Putting Desert in Its Place
Slobogin, Christopher, Brinkley-Rubinstein, Lauren, Stanford Law Review
3. Study 5: How long does dissatisfaction with the law last?
Methodology. Our next study raises a more fundamental concern about the compliance hypothesis to the extent that it suggests that noncompliance attitudes resulting from the failure of the criminal law to follow community views is more than fleeting. This study featured three samples from law school classes at Vanderbilt University Law School and the materials that Nadler used in her Flouting the Law studies. (124) Seventy-four students read her stories depicting legislation that unjustly deprived individuals of property, income, or privacy (the harsh treatment condition). A second group of seventy-two students read her story describing an individual who was not prosecuted for an act most would consider blameworthy (the lenient treatment condition). Finally, a third group of forty-seven students (the control group) did not read either type of story.
These three groups were then given Nadler's Likelihood of Criminal Behavior Questionnaire. However, rather than administer that questionnaire to everyone immediately after reading the stories, as Nadler did, we delayed giving the questionnaire to approximately half of all three groups (thirty-five who read the harsh-treatment stories, thirty-five who read the lenient-treatment story, and twenty-two who did not read the stories). The delay ranged from seven to ten days after the first two groups read the stories. Our hypothesis was that any umbrage about unfair government practices dissipates quickly.
Results. As indicated in Table 4, this hypothesis was sustained. Compared to the control group that did not read any stories, and consistent with Nadler's findings, the two groups that received the Likelihood of Criminal Behavior Scale immediately after reading the stories registered slight upticks (both statistically significant) in noncompliance scores. (125) But we found virtually identical noncompliance rates between the control group and the two halves of the experimental groups that completed the scale seven to ten days after reading the stories. These findings suggest that dissatisfaction with unjust legal rules and dispositions either does not last very long or does not have a long-lasting effect on willingness to flout the law.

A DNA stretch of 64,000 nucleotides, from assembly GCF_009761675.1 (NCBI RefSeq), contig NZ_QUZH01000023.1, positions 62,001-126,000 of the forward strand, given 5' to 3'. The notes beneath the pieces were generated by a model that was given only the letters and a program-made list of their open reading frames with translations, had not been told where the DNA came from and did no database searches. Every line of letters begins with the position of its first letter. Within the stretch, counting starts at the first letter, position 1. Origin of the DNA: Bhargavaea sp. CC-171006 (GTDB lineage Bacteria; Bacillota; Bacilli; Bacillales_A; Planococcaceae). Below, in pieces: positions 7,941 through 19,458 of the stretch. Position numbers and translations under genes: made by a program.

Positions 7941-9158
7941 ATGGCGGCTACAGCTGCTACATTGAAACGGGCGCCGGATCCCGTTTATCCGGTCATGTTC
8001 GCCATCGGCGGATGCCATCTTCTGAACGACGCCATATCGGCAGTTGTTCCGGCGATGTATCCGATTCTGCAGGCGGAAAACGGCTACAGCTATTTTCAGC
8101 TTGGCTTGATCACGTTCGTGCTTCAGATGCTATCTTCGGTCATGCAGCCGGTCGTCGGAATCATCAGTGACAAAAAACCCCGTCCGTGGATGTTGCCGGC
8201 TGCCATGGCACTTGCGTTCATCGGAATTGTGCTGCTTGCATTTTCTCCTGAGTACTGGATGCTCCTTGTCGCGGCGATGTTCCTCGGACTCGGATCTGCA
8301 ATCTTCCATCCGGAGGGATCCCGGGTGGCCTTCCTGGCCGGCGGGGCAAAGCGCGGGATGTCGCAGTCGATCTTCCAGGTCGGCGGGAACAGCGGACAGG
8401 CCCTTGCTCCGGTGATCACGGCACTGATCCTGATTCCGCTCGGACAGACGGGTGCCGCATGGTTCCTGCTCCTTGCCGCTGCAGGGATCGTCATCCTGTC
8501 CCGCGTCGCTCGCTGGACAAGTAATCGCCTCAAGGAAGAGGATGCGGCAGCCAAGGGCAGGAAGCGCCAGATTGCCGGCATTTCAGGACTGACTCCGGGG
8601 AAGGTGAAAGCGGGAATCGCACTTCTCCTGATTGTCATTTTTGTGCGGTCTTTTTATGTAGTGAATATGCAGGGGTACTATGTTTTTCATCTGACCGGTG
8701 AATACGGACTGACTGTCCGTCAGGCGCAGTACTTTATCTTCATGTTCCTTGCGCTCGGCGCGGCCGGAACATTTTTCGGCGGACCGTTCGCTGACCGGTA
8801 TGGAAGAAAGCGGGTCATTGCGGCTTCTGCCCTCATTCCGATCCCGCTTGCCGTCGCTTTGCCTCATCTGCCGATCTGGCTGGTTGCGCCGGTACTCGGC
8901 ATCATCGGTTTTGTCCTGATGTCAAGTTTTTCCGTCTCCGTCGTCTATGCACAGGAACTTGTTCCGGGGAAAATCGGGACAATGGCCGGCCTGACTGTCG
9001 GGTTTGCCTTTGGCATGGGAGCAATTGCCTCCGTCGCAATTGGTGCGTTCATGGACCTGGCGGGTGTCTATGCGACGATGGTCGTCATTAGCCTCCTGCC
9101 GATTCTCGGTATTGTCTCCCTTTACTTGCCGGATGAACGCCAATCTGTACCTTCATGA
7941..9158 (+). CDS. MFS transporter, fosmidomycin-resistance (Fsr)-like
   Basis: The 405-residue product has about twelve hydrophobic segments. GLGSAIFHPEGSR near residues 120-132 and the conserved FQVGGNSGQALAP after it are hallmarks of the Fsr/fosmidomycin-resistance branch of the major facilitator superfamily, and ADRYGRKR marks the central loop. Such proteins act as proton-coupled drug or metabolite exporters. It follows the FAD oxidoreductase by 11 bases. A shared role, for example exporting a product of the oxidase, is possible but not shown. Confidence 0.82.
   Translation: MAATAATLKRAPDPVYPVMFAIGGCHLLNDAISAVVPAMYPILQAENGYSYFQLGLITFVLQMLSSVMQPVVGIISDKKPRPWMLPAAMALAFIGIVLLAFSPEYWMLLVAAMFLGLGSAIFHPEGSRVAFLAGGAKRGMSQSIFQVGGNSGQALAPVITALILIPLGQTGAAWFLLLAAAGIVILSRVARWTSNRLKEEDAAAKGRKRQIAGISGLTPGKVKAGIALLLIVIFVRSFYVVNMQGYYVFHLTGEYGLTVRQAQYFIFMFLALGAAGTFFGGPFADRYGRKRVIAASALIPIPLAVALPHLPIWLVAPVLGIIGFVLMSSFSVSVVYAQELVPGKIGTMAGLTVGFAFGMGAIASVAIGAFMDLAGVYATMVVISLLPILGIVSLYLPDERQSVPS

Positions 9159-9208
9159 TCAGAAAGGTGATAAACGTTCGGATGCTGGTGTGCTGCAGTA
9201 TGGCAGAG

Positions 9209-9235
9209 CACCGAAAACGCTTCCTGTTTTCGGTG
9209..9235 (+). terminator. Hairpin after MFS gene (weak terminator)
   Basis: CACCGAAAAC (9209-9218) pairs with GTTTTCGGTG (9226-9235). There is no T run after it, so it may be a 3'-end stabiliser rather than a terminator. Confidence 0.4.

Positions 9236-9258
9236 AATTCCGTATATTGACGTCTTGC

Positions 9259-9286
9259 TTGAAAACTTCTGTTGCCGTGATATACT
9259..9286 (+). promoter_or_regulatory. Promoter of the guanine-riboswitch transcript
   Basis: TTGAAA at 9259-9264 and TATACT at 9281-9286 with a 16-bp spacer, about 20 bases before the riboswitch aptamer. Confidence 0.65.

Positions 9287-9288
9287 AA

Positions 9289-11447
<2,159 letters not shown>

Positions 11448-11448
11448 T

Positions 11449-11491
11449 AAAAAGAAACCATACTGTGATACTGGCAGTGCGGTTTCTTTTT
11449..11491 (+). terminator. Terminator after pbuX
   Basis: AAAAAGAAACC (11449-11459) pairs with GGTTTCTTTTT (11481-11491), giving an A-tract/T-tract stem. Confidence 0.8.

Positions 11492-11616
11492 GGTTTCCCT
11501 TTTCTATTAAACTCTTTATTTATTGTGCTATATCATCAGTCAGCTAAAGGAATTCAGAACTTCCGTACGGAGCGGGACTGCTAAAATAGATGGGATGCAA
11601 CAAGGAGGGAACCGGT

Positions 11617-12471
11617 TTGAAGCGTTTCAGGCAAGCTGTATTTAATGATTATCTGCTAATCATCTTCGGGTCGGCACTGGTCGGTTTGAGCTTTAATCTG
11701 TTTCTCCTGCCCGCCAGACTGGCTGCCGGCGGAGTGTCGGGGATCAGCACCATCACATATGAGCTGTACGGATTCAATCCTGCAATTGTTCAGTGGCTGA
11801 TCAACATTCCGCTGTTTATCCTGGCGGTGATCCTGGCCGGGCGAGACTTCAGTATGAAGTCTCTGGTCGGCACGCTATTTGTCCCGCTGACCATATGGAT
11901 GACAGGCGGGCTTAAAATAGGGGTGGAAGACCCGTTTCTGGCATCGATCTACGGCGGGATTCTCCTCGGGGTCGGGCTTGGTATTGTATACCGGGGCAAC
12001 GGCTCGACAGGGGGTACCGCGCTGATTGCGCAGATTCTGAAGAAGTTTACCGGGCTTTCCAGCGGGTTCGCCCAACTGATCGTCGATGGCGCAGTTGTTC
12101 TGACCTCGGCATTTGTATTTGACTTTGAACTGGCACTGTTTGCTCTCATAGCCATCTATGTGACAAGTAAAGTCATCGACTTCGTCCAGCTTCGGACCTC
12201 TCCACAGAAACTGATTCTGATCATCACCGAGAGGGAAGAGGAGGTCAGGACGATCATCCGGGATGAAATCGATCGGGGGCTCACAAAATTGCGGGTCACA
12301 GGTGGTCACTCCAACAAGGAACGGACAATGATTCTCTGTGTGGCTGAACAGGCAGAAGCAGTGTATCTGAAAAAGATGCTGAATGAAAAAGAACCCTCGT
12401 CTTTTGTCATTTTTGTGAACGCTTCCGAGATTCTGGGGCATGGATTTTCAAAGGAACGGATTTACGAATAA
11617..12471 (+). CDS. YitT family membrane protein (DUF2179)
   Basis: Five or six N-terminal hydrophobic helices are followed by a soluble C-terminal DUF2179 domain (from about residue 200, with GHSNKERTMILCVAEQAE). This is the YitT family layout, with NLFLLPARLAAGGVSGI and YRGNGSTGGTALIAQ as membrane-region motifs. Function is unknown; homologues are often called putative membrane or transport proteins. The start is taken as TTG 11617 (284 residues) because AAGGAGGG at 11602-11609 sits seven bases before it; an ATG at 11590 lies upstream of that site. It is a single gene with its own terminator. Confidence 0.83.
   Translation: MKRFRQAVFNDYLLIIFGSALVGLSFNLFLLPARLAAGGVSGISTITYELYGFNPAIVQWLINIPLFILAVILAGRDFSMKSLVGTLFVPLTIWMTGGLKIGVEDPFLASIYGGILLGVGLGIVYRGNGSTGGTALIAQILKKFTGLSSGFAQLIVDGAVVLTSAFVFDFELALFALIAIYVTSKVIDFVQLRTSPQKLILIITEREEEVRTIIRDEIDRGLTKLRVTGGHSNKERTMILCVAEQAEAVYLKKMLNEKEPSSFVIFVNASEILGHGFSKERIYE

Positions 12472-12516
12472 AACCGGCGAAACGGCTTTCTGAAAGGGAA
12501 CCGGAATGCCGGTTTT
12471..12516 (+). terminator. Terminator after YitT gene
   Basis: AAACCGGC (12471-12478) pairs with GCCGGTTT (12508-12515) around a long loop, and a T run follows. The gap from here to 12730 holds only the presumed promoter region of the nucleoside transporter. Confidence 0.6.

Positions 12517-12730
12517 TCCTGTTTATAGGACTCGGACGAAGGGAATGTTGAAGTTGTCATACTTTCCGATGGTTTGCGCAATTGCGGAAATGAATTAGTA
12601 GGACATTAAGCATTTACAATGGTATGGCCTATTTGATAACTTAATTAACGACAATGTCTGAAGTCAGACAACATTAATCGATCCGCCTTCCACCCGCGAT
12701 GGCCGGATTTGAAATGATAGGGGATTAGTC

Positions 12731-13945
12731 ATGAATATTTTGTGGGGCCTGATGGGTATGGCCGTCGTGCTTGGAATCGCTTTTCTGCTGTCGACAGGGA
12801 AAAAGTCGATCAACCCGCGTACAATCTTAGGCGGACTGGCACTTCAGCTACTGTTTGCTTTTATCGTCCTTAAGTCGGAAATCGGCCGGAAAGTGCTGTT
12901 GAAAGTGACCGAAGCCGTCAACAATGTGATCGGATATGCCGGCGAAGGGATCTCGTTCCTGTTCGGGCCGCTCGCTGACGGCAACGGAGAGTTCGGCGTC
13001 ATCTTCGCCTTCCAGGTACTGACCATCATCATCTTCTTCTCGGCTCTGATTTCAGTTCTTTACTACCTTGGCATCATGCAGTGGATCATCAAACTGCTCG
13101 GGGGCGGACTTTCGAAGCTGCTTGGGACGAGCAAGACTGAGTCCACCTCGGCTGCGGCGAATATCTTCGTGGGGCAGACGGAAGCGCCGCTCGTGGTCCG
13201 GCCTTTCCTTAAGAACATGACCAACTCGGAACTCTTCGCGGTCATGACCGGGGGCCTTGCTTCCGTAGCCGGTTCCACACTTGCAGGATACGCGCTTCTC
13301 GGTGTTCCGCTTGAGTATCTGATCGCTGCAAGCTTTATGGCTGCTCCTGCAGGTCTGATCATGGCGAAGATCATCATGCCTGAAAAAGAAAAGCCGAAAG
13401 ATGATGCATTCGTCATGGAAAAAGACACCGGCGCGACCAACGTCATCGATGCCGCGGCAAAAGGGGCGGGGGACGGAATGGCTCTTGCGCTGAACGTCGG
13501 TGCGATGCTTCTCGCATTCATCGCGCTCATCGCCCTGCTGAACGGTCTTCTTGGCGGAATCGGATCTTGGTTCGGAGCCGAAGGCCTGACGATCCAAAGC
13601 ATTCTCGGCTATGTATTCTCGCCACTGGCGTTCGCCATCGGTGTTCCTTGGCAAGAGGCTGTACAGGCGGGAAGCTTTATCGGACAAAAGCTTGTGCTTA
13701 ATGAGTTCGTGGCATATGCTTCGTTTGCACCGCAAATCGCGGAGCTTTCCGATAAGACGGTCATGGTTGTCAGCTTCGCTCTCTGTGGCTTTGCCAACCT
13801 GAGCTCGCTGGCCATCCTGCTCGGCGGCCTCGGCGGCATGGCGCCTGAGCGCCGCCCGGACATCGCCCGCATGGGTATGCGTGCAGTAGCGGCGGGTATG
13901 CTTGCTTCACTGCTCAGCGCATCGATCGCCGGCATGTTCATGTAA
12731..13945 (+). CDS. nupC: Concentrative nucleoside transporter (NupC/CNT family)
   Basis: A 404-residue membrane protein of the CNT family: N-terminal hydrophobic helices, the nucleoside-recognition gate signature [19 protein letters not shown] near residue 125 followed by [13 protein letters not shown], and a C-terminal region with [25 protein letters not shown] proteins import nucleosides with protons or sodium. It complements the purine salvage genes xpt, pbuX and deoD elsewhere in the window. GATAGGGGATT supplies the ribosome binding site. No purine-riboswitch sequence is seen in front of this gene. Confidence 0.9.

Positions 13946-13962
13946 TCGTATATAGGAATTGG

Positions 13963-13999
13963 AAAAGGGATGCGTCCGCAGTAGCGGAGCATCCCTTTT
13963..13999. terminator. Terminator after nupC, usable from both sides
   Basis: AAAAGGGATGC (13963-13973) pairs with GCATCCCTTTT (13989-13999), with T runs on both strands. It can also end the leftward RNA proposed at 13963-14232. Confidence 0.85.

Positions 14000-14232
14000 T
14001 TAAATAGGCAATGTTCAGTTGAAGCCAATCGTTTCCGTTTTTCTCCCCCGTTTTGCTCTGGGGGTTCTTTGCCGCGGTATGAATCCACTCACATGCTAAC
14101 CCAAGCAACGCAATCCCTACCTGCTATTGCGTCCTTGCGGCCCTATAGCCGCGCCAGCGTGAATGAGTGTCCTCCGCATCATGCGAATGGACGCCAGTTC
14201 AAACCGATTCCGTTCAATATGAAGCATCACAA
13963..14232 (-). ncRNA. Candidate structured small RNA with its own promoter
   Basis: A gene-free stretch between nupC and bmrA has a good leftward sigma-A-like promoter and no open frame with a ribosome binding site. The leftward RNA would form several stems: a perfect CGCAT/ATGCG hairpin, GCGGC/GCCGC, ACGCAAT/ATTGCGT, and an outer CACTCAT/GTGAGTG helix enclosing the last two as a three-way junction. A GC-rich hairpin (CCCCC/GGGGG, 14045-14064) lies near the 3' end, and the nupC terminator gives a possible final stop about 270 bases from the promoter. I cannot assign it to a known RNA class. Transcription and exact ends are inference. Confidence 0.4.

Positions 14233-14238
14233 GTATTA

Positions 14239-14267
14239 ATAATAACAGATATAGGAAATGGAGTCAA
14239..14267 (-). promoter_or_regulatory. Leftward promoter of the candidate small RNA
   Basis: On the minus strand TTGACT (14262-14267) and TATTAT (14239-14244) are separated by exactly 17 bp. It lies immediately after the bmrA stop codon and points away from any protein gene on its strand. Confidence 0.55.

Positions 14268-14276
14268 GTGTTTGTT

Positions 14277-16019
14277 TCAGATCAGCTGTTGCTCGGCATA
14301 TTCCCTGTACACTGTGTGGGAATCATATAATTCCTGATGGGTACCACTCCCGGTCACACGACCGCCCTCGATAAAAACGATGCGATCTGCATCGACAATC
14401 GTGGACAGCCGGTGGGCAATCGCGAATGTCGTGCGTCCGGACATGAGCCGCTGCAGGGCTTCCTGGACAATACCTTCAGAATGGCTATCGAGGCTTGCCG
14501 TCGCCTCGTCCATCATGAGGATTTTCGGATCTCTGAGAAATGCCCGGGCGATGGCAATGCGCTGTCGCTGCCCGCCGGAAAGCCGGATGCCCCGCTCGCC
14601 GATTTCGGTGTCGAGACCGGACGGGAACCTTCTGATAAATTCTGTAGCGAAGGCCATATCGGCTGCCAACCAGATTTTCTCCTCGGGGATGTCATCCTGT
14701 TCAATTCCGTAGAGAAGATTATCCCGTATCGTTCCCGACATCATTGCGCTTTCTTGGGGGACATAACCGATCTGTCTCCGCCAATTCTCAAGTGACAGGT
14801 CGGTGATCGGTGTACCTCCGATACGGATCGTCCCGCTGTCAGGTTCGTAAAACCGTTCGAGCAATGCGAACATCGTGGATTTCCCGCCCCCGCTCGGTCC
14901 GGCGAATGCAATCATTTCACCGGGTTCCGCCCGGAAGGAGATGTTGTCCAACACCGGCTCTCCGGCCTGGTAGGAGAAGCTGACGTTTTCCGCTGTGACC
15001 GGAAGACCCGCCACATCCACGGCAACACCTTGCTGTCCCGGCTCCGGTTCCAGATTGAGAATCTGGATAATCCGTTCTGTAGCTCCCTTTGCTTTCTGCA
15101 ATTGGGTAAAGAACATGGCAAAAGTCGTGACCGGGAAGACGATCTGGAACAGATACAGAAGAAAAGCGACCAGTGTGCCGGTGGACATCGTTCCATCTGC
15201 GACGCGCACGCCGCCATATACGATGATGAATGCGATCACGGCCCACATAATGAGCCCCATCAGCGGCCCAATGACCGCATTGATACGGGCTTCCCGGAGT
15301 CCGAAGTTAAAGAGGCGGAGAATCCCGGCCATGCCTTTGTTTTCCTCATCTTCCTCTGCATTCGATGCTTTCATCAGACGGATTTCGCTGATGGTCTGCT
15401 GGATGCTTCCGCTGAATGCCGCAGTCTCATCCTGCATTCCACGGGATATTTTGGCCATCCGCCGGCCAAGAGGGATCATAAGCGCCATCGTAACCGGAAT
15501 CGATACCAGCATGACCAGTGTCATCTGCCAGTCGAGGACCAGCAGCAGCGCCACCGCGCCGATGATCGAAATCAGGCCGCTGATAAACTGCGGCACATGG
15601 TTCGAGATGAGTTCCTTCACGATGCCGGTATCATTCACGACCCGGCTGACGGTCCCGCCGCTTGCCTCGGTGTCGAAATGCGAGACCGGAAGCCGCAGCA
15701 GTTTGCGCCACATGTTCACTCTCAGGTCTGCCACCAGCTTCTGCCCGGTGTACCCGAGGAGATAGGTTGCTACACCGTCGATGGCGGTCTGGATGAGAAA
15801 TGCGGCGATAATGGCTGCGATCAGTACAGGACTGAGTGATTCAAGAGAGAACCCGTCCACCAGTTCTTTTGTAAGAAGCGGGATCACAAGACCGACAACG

Of course, Robinson's compliance hypothesis, stated fairly, is that reduced compliance with the law is a result of repeated or constant divergence between the criminal law and societal views, rather than the product of one-time expo sure to one or more stories of injustice. (126) Further research will need to explore this possibility. As one of us has noted elsewhere, however, the fact that the criminal law provisions in many states consistently depart from widely held views about desert does not appear to be associated with greater noncompliance in those jurisdictions, "either because members of the public are not aware of the divergence ..., do not care about it ..., or ... are more prone to obey than disobey the law even when they are disgruntled by it." (127)
C. Hypothesis III: Crime Control
Robinson not only argues that following desert can lead to more compliance and cooperation, but also that these positive effects could be stronger than those produced by a regime that focuses more directly on increasing compliance with the law through incapacitation, rehabilitation, and general deterrence. As noted earlier, he has stated that "strong arguments suggest greater utility in a distribution based on shared intuitions of justice than in a distribution based upon optimizing deterrence, rehabilitation, or incapacitation." (128) However, to date no research supports this view, and the research reported in Studies 3, 4A, and 4B suggests that a mixture of utilitarian and desert goals may be no worse and perhaps even better at promoting compliance and cooperation, at least as measured by Robinson's Moral Credibility Scale and Nadler's Likelihood of Criminal Behavior Scale. …